Tuesday, June 8, 2010
Liza Minnelli concert filled with musical memories and magic moments
There's a reason many people never miss an opportunity to see Liza Minnelli perform in concert.
This is one talented lady with a powerful voice that never disappoints.
Sure, she might sit comfortably planted in a tall canvas "director's chair," during much of her performances, as of late.
But as she explains to her audiences, not only has she had her hips replaced, but most recently, also a knee.
These are just the unavoidable events that go along with a dancer's career.
Despite what she described as "moments of major ouch" following her knee procedure, Liza still managed to dance a few steps and wildly entertain an overjoyed audience of nearly 3,800 at The Chicago Theatre Sunday. It was a one-night exclusive concert that was pure magic delivered from among some of the most legendary pipes in show biz.
Early in her concert, she said she felt "at home" at the legendary theater, since it was where her father, film director Vincent Minnelli had one of his first jobs. Born and raised in Chicago, after high school, he worked briefly as a window designer at Marshall Field's department store before he was hired to design sets and costumes for The Chicago Theatre.
As for Liza's Sunday concert on the historic stage, as touted early on by the show's producer Charlie Blum, there were no back-up dancers or singers.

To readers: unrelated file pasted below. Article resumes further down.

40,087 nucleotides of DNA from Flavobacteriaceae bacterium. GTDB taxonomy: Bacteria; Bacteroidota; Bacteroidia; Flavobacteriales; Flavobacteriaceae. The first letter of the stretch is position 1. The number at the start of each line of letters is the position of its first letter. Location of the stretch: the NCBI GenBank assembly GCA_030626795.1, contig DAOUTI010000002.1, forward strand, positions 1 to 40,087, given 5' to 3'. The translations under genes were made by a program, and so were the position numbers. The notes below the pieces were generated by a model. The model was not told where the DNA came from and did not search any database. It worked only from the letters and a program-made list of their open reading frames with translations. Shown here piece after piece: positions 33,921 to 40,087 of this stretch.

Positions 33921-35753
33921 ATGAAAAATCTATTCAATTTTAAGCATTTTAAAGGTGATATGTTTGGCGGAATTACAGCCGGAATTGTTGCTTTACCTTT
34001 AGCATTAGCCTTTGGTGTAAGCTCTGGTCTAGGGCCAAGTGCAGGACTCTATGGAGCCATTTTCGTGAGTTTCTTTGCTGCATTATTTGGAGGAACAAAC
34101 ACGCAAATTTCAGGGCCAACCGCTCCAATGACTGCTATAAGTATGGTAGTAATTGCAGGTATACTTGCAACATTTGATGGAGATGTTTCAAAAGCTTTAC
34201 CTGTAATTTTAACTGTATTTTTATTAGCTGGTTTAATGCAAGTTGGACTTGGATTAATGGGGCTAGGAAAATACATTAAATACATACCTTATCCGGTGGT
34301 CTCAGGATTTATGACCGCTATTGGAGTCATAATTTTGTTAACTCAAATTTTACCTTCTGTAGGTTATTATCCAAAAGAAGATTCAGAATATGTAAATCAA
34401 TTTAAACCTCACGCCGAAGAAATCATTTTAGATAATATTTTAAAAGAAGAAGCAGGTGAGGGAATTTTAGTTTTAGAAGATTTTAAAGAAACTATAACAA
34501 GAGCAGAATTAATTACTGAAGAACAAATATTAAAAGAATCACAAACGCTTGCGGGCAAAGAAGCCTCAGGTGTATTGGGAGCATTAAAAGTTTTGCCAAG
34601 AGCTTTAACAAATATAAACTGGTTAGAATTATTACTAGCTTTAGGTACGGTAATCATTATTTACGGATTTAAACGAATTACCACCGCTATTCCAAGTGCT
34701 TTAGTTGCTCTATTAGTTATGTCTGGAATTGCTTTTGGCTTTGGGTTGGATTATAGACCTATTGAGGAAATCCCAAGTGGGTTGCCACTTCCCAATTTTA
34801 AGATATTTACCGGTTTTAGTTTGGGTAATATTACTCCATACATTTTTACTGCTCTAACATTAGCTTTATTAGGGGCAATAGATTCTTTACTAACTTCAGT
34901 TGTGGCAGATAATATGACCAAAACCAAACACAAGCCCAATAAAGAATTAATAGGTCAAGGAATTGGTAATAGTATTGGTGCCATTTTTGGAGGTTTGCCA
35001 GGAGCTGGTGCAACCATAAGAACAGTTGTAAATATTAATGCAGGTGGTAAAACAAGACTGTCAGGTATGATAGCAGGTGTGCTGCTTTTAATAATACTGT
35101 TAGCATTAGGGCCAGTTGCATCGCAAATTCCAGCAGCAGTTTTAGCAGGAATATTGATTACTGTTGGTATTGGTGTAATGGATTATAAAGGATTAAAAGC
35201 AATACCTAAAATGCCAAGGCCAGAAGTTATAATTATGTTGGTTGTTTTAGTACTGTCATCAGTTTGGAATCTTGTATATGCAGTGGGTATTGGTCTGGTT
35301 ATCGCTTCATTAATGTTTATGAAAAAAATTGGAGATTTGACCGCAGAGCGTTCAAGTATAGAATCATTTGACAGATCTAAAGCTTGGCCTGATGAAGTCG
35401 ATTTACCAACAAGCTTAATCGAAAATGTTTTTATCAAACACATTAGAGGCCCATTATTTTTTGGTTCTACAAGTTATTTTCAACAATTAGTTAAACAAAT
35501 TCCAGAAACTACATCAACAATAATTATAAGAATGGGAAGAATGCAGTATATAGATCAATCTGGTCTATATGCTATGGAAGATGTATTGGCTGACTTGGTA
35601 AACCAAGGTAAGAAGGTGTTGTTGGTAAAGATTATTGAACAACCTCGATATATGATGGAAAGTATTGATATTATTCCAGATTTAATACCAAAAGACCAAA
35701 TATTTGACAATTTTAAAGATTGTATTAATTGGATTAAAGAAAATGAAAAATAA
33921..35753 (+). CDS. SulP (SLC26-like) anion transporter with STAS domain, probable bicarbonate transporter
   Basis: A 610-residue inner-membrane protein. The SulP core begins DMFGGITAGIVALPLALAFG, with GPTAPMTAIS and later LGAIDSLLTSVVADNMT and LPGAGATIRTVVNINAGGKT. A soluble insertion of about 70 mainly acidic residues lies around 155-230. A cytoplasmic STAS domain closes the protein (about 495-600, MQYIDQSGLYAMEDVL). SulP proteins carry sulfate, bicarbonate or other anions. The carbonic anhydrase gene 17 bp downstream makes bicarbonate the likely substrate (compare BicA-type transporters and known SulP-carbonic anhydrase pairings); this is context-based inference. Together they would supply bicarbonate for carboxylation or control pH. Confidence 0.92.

The spotlight was solely on Liza, with her talented accompanist Billy Stritch at her side on piano and backed by a drummer, a few horns and a bass player.
During her 90-minute show, with one short intermission, she sported only two basic black costume changes, one sparkling for the first half of the show and later, the other was adorned with cascading ruffles and offset by a large, shining pendant necklace.
The focus of the evening wasn't about fashion, but about the musical moments of her life.
Some of the selections she shared were numbers from her upcoming album "Confessions" which will be released in September and features a tribute to the late, great singer Kay Thompson, her godmother and dear friend to her mother Judy Garland.
She explained she recorded much of the album from her bedroom, with Stritch accompanying her on keyboard, while she was on the mend from her knee replacement surgery in January.
Her Chicago performance included American standards, such as fun songs by Judy Holliday and her late husband, Broadway's Peter Allen, the latter, she explained, being one of her best friends despite their divorce and someone she loved "almost daily to talk on the telephone with."
But the biggest applause came following her trademark powerhouse numbers like "Cabaret," which closed the first half of her concert and "New York, New York," which provided the grand finale. And, there were a few surprises in between, like her rendition of Peggy Lee's "He's a Tramp."
But above all, Liza has a contagious energy and connection to her audience. It's the reason she received so many standing ovations during the show.
As for any slip-ups, there were a few here and there, with a lyric slightly reversed or some banter that seemed astray.
But like a bat of Liza's famous eyelashes, any minor blinks were seamlessly smoothed over with this entertainer's smile, charm and power to please.